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‘We can do this together’ |  Health beat

‘We can do this together’ | Health beat

  • October 22, 2021
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On Stacie Garcia-Moon’s first chemotherapy day last June, she sat in her IV chair and wept through a box of Kleenex.

As one of the youngest patients at the infusion clinic that morning, Garcia-Moon, a 43-year-old mother of three from Lowell, Michigan, couldn’t shake her overwhelming fear and grief.

“I was like, ‘Oh my god, this is real,'” she said. “‘I’m so weak.'”

When they passed the series of infusion stations inside the Spectrum Health Lemmen-Holton Cancer PavilionLined up on the windows overlooking downtown Grand Rapids, Garcia-Moon couldn’t fail to see the contrast: three resilient women receiving chemo fluids with determination.

She wanted to be like her.

“I see these strong women looking out the window, doing their chemo like it was nothing, wearing their headscarves confidently … and I remember saying to my nurse Michelle, ‘That’s what I want to be. I want to be the woman over there, ‘”said Garcia-moon.

“And Michelle said, ‘Stacie, you were there too. And you will be that person. Allow yourself this time. Feel sad, feel all these feelings. ‘”

With an army of support behind him, Garcia-moon set out through the dark valley.

And while she has not yet reached the end of her breast cancer journey, she now counts herself to this sorority of strong women.

“We call ourselves pink sisters,” she said.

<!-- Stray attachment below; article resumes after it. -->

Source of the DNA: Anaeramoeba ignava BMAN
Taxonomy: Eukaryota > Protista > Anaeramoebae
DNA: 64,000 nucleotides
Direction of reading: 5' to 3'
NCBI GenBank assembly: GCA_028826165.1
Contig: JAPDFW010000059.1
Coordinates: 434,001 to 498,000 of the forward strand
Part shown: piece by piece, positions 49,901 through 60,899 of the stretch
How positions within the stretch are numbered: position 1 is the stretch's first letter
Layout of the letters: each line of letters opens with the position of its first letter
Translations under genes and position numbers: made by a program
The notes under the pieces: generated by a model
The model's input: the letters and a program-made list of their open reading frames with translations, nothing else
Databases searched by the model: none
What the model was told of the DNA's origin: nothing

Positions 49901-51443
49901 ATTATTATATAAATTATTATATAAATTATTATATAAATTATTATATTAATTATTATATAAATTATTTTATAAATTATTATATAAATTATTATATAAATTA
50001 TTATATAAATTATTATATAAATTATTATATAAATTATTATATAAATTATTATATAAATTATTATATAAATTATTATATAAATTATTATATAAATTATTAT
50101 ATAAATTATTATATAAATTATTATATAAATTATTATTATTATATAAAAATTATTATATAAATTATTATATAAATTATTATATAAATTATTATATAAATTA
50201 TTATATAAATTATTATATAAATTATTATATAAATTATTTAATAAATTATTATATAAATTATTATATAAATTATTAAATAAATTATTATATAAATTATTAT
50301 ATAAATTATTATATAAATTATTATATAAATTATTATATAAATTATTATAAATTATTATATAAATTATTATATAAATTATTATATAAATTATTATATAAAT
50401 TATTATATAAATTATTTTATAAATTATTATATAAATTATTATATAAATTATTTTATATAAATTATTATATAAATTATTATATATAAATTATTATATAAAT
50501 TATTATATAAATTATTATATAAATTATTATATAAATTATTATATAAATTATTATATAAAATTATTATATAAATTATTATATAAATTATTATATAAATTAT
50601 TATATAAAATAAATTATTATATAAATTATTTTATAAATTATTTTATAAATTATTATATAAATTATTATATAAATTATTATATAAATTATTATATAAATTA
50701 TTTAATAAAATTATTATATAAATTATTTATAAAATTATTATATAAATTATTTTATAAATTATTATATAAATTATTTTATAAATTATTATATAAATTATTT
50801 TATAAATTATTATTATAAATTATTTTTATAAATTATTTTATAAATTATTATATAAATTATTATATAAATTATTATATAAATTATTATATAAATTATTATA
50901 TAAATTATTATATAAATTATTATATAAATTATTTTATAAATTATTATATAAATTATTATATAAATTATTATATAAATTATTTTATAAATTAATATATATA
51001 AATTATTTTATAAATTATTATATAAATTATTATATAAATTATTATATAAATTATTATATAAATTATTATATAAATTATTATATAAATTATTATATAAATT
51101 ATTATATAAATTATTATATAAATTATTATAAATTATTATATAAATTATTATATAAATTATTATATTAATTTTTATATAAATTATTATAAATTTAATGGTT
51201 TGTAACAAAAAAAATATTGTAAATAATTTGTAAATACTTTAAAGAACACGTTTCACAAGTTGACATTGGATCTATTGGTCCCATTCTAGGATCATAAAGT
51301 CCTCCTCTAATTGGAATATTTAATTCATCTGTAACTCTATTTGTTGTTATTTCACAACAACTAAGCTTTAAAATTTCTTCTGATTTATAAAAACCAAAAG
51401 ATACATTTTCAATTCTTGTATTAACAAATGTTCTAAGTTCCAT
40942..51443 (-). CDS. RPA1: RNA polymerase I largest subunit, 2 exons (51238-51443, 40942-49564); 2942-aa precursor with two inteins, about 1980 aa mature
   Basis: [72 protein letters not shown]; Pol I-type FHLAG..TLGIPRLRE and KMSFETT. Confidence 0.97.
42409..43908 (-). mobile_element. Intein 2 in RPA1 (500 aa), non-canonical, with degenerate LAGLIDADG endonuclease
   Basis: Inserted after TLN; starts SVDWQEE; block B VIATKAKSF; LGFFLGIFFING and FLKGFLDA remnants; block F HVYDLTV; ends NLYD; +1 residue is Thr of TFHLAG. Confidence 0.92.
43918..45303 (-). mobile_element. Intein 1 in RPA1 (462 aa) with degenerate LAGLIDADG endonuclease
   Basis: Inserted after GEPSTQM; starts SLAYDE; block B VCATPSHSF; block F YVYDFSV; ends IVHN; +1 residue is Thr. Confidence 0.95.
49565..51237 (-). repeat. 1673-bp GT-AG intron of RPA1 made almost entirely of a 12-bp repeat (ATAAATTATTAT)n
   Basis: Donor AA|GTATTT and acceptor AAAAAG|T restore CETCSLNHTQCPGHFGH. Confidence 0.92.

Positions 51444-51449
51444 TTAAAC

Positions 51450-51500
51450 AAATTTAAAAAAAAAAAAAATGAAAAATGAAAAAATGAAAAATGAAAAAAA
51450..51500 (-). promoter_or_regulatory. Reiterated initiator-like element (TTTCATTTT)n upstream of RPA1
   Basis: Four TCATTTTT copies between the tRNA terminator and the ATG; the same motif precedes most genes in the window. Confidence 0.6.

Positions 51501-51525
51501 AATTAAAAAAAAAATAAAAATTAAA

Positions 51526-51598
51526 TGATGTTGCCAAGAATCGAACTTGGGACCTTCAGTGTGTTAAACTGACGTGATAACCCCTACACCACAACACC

“They say, ‘Come on, pink sister, you can do it.’ And I say, ‘I like that! Yes, we are sisters, pink sisters. Good.’

“That is the support. That’s what I feed on. “

‘A whirlwind’

Garcia-Moon has her family doctor Natasha DeHaan, NPto thank them for their timely diagnosis.

That got her doing a mammogram when she played with skipping a year.

The screening is preventative, available, and covered by insurance, DeHaan reminded her. Why wouldn’t you do it?

So Garcia-Moon planned her showing.

When it showed an abnormality, she went for a follow-up mammogram. Then the radiologist ordered an ultrasound on the same day.

The right breast showed a lump. After two biopsies, she learned that she had invasive cancer.

She took the news hard. Her thoughts jumped into the future of her children.

“All I always thought was, ‘I’m going to die,’ you know? ‘I’m going to die,’ ”she said.

The devastating call came while Garcia-moon, a registered nurse, was working in the office Spectrum Health Fred and Lena Meijer Heart Center. She has lived there for the past 16 years and worked in the cardiac catheterization laboratory.

Unable to process the message herself, she found her supervisor who helped her go over things before sending her home to be with her husband, Tim.

The next day, Garcia-Moon received a second call, from Tracy Waldherr, RN, a Spectrum Health breast cancer nurse navigator Multi-specialties team.

From that first conversation on, Waldherr became Garcia-Moon’s point of contact, her guide in dealing with the questions, emotions, and logistics associated with her cancer treatment.